Creationism In Local American Politics
Though much attention is focused on Christine O’Donnell and other politicians that are running for national level offices in regards to their atavistic beliefs and practices, it’s instructive to also look at the local races throughout this country on the topic of creationism.
In any given week one can find news articles published online about local candidates and their views. Let’s look at a few from a couple of days ago, starting in North Carolina:
The League of Women Voters and the N.C. Center for Creative Retirement presented the forum, which featured candidates for House of Representatives seats for the 114th, 115th and 116th districts [of the NC House.] The event was at UNC Asheville.
Democrat Susan Fisher faces Republican John Carroll in the 114th District, Republican Mark Crawford is challenging Democrat Patsy Keever in the 115th, and Republican challenger Tim Moffitt and incumbent Democrat Jane Whilden square off in the 116th.
Moffitt did not participate in the forum but did attend a meet and greet afterward.
One attendee asked if the state legislature should be involved in the issue of teaching creationism or evolution.
Whilden stated “both sides should be taught and discussed,” while Fisher and Keever said the issue should be left to the State Board of Education.
Crawford again highlighted the need for local boards to make such decisions, although he mentioned his strong Christian faith and belief in Bible teachings. Carroll also mentioned his strong faith and his belief that “the Bible is correct.”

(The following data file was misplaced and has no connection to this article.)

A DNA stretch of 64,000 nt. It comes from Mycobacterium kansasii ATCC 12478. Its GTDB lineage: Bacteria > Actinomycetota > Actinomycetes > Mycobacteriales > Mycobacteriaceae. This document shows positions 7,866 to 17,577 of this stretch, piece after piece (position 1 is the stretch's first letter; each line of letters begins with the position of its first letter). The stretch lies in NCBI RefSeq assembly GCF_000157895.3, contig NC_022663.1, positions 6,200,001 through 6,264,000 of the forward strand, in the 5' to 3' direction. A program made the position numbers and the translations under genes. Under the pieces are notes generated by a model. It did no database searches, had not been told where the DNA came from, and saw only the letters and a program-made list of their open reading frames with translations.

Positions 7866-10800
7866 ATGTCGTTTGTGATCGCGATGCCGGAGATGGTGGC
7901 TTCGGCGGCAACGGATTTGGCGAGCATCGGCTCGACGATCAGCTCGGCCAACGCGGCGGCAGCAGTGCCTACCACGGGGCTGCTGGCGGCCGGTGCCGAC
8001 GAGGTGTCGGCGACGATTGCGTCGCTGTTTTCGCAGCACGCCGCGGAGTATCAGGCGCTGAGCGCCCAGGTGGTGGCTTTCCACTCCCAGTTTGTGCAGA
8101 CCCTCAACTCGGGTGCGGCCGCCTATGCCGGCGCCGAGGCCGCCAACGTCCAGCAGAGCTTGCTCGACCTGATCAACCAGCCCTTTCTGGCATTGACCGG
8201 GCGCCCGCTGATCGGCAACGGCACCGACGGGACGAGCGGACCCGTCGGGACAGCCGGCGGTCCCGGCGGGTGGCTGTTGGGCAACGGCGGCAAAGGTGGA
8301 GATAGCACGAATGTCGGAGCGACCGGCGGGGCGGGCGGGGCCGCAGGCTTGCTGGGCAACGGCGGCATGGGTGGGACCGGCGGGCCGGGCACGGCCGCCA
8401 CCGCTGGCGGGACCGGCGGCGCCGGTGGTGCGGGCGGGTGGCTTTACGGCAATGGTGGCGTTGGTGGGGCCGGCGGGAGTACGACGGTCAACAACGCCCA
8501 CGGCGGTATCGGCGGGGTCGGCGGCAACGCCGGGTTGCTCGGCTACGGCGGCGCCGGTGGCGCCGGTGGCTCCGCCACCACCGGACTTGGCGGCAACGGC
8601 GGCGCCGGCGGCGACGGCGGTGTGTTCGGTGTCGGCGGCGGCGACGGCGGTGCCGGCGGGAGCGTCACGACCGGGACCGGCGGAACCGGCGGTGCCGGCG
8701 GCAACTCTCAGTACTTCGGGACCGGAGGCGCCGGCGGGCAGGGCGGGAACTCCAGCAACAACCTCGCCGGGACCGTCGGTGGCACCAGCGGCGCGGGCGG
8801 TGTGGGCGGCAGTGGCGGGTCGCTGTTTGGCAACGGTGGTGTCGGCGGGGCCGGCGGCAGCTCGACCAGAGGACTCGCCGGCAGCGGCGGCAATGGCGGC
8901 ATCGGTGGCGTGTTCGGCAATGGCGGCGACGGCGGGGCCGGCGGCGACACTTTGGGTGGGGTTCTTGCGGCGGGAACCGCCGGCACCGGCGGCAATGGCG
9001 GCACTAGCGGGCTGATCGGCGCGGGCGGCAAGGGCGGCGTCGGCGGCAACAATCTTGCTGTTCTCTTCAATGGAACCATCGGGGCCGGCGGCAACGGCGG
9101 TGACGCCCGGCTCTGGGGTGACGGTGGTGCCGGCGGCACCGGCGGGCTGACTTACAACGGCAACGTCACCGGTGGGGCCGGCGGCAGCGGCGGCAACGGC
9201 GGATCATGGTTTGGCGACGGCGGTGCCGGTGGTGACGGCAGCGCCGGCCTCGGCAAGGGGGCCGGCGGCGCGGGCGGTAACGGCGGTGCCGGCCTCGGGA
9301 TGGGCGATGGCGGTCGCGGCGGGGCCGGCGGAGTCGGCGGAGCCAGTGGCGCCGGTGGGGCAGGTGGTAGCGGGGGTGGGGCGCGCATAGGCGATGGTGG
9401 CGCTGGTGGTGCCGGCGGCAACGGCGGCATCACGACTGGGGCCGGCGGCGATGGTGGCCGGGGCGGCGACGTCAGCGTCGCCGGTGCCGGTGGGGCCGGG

So two candidates (out of the 5 who spoke) skated around the issue saying the SBOE ought to decide. The other three supported creationism being taught to varying extents, including two who clearly are pushing for the Bible to be the standard, not the scientific literature.
Not one, even none of the Democrats, came out and stated the truth: Creationism is a sectarian religious doctrine and thus it is unconstitutional for the government to support its teaching.
Not even one.
Belief in Creationism has been shown to be regional in the USA, and NC pretty clearly fields candidates in line with local beliefs.
The same is true for Texas of course (which has been well documented here at LGF), especially in the SBOE brouhahas. So let us now go to the race for one of the TX SBOE seats:
State Board of Education candidates from Districts 5 and 10 took the podium Monday morning to square off in the first debates featuring all candidates from both major parties.
The board hopefuls answered questions about religion, creationism and sexual education, among others.
When asked if creationism should be taught in science class, Mercer said students should be free to raise their hands and question theories in class. Science curriculum standard revisions in 2009 sparked a contentious debate over how much emphasis should be placed on evolution, bringing intelligent design and creationist proponents to the forefront. During the meetings, Mercer sided with those who favored teaching students the “strengths and weaknesses” of evolution, such as then-board chair Don McLeroy (R-Bryan), a young-earth creationist. Though the standard eventually failed, it elicited opposition from science scholars across the state.